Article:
using Private name objects for declarative property definition.

Allen Wirfs-Brock allen at wirfs-brock.com
Mon Jul 11 16:53:35 PDT 2011


On Jul 11, 2011, at 4:19 PM, David Herman wrote:

>>> Adding a non-enumerable Array.prototype method seems doable to me, if the name is clear and not commonly used.
>> 
>> 
>> We can probably still add Array.prototoype.isArray if that would help to establish the pattern. Document as being preferred over Array.isArray
> 
> This doesn't make sense to me. Let's say I have a variable x and it's bound to some value but I don't know what. That is, it has the type "any." I could check to see that it's an object:
> 
>    typeof x === "object"
> 
> and then that it has an isArray method:
> 
>    typeof x.isArray === "function"
> 
> but how do I know that this isArray method has the semantics I intend? I could check that it's equal to Array.prototype.isArray, but that won't work across iframes.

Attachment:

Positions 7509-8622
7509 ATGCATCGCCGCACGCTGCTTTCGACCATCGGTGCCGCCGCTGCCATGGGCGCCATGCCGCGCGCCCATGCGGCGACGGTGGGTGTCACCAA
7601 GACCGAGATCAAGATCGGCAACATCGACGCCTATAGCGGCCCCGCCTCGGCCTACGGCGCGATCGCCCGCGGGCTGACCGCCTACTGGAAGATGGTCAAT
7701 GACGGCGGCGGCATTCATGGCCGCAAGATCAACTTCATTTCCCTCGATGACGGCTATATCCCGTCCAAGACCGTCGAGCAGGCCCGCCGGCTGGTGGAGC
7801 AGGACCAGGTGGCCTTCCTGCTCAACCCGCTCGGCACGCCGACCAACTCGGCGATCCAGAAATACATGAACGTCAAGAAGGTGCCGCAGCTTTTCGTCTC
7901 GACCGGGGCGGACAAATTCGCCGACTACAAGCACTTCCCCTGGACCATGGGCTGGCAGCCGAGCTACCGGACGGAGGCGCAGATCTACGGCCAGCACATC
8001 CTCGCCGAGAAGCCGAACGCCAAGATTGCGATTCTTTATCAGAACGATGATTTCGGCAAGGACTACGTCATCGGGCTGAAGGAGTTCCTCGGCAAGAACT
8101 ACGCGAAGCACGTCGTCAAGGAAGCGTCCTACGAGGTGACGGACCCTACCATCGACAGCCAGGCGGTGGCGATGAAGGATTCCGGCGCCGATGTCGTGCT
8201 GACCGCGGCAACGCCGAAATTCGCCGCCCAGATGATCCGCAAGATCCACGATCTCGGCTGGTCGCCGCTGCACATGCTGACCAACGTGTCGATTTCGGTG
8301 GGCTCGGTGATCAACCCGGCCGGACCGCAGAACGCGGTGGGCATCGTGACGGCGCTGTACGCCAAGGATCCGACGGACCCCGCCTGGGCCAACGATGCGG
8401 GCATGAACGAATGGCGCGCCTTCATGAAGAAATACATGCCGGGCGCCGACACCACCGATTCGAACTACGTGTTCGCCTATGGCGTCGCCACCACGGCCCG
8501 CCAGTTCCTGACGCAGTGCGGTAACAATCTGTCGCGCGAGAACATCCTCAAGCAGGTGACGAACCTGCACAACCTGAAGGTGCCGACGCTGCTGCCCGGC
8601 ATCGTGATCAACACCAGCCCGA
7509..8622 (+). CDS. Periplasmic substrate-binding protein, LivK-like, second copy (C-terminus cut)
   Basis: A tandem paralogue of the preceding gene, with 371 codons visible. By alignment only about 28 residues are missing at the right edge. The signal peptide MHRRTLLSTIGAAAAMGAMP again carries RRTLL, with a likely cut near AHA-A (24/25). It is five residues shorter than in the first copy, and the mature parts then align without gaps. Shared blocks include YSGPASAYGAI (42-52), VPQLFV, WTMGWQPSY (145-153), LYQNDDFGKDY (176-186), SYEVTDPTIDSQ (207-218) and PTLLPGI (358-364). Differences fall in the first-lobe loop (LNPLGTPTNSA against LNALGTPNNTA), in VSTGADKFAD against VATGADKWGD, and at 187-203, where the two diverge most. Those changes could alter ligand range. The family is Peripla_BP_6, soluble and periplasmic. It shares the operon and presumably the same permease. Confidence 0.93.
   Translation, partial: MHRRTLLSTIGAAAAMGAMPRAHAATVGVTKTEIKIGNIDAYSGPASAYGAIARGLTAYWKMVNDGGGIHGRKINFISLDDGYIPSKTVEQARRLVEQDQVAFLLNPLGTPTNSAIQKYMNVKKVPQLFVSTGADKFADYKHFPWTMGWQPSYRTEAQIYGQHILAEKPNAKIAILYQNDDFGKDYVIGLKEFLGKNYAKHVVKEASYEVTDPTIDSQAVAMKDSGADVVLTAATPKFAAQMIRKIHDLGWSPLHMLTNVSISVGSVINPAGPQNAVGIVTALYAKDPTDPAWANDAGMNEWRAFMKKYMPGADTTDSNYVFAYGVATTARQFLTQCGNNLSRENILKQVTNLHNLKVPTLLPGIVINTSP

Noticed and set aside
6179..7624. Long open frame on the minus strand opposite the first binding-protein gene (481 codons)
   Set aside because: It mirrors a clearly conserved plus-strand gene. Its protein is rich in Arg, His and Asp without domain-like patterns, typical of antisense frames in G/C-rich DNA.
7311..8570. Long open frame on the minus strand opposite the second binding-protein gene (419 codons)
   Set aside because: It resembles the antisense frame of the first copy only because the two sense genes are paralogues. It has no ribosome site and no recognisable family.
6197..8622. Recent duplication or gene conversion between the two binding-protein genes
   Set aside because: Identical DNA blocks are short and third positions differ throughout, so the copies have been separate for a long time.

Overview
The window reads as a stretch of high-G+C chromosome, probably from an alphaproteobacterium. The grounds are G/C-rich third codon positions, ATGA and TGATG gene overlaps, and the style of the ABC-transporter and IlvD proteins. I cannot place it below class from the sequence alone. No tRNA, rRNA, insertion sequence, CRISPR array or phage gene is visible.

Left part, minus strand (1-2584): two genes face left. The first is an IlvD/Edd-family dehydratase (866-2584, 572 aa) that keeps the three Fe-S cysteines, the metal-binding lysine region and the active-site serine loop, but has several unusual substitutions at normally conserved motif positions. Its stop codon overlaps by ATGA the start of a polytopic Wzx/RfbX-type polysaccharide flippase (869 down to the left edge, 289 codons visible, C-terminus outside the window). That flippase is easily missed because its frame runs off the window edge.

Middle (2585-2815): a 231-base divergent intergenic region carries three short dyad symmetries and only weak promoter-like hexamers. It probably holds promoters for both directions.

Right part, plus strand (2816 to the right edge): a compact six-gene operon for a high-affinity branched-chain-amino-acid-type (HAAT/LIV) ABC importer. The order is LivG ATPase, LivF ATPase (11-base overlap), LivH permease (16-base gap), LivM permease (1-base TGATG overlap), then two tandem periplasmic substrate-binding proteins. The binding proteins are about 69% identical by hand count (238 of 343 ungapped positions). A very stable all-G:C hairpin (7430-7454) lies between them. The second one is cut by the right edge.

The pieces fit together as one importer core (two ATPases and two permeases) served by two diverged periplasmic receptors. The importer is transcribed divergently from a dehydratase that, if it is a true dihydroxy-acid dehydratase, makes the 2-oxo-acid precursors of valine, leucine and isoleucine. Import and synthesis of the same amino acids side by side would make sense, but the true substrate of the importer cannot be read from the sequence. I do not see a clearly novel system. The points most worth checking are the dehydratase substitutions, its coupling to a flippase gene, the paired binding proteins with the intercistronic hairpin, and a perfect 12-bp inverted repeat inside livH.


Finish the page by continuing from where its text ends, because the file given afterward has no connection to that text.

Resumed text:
> 
> IOW, I can't call x.isArray() to find out what I want it to tell me until I already know the information I want it to tell me.
> 
> Alternatively, if I expect isArray to be a boolean rather than a predicate, I still don't have any way of knowing whether x is of a type that has an entirely different semantics for the name "isArray." It's anti-modular to claim a universal semantics for that name across all possible datatypes in any program ever.

In fact, this is exactly how polymorphic reuse and extensibility occurs in dynamically typed OO languages. And, for the most part it actually works even in quite complete programs. You aren't assigning a universal semantics to a name in all programs but you are asserting a contextual semantics for this particular program. Even within a single program, different objects can assign complete different and unrelated meanings to isFoo as long as the different objects never need to both be processed by common code that does a isFoo test.

In practice, if such objects invalidly cross paths, any wrong answers from classification methods are usually easy to spot because they quickly lead to other dynamically detected failures.  Once that occurs  there typically are easily observable differences between the objects that make the problem easy to find.

Allen


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